If the shoe is sewn from the breast of the heels to the breast of the heel, a "3/4" sole --the slice being placed under the breast of the heel--is the better/best solution. For many of the same reasons mentioned above...the unreliability of the splice, for example.

Topy would have been fine but to do it right...to protect the mechanical and functional integrity of the shoe...the Topy needs to be either put on when the shoe is made or immediately upon purchase. As a replacement/cover for a worn outsole...as substitute for a half sole, IOW...it leaves a lot to be desired and introduces factors that are more problematic than beneficial.

On edit...the one thing that is too often overlooked, even by "professional" shops or makers doing after market repairs, is that the splice between the new half sole and the existing waist remnant must be precise--the transition smooth with no lumps or changes in thickness. It is all too easy to inadvertently put a "met bar" (a orthopedic correction) on an otherwise normal shoe through inattention to this transition.

--
Edited by DWFII - 3/16/14 at 11:09am
post #1824 of 2759
Quote:
Originally Posted by meister View Post

I don't like half soles. Wrecks the integrity. A Topy would have solved this problem.

Quote:
Originally Posted by dbhdnhdbh View Post

I would have thought the same thing.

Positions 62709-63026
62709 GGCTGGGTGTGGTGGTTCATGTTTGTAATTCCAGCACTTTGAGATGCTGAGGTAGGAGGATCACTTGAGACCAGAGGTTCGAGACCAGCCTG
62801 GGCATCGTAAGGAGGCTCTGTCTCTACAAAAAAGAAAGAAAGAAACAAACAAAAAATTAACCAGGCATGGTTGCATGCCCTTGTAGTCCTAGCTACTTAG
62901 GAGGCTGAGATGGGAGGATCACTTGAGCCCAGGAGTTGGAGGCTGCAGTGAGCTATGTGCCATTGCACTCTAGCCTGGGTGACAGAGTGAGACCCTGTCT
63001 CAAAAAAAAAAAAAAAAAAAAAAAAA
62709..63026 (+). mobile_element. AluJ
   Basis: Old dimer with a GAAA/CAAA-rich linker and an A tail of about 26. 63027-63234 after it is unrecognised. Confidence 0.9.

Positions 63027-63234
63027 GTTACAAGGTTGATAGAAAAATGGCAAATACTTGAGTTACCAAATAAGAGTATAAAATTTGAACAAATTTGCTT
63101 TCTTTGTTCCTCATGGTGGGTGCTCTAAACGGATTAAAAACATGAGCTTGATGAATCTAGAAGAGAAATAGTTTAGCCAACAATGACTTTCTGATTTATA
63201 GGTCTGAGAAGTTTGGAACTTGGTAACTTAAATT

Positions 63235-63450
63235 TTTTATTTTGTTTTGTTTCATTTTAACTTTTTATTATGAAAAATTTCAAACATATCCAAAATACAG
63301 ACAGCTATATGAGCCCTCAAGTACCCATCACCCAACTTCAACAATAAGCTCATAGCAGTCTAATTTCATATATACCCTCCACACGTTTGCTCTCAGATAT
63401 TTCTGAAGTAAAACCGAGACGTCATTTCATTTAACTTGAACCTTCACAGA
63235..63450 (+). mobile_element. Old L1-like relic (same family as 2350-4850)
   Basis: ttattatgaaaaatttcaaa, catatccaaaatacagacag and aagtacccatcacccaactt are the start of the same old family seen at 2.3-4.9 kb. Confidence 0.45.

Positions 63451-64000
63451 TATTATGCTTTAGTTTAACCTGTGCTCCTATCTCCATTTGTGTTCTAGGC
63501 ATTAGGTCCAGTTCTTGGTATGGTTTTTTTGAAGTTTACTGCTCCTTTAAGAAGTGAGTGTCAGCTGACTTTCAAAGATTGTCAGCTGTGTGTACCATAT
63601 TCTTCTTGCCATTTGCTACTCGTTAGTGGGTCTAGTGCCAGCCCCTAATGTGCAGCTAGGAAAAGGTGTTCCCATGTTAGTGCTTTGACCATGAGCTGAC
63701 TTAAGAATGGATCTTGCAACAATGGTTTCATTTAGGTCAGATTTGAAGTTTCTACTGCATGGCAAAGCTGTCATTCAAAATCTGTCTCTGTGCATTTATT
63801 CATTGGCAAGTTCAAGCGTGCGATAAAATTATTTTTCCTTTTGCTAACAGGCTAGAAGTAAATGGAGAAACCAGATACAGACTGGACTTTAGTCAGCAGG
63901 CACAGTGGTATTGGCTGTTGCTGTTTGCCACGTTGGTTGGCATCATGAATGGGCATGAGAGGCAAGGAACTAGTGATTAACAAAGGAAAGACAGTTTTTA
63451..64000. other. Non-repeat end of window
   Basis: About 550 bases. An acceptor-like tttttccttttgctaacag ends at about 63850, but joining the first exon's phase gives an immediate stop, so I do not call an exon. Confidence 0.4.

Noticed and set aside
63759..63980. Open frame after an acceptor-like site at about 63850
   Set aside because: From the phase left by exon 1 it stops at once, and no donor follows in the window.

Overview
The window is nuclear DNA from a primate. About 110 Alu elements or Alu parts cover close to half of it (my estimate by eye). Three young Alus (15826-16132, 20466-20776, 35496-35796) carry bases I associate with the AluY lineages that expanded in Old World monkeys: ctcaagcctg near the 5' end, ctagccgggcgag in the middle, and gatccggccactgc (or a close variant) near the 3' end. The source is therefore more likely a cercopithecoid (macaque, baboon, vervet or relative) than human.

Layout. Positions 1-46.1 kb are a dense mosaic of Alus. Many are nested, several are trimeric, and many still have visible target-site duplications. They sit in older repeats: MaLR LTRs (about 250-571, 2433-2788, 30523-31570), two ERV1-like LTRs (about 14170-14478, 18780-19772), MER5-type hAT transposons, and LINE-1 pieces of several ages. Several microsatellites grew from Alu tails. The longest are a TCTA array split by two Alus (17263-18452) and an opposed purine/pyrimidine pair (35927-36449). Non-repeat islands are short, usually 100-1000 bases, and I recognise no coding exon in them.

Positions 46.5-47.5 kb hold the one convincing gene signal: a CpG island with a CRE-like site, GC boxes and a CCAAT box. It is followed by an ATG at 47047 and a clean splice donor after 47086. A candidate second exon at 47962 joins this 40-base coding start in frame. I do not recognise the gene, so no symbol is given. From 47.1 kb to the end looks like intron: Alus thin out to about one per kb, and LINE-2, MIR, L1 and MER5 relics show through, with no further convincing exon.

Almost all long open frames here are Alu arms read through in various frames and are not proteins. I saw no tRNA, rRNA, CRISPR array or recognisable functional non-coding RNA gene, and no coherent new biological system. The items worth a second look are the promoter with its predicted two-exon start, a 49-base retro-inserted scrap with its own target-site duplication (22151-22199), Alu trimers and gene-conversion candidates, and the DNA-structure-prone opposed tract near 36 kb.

But with an outfit like St. Crispin's not only willing to do it, but recommending this repair-changes my whole perspective. Do you think a half sole is acceptable only when done at the factory by a high end shoemaker, or is this generally a perfectly good way to resole?

Did they explain why they suggested it?

Quote:
Originally Posted by DWFII View Post

In my opinion, as a shoe/bootmaker...for the life of the shoe... a half sole is indeed a better solution when pegs are used to secure the waist. But that isn't always an option. The sliced joint on a half sole will generally be the weakest connection and may come loose before the half sole is worn through. Sometimes that can be a real issue, fraught with real danger, such as in the saddle.

75 years ago...thereabouts...half soles would have been done with press cement and presses...even, esp., in shoe repair shops. This made for a very strong bond. But nowadays everyone relies on neoprene based cements and these can and do come loose. Oxidation, chemicals, UV take their toll.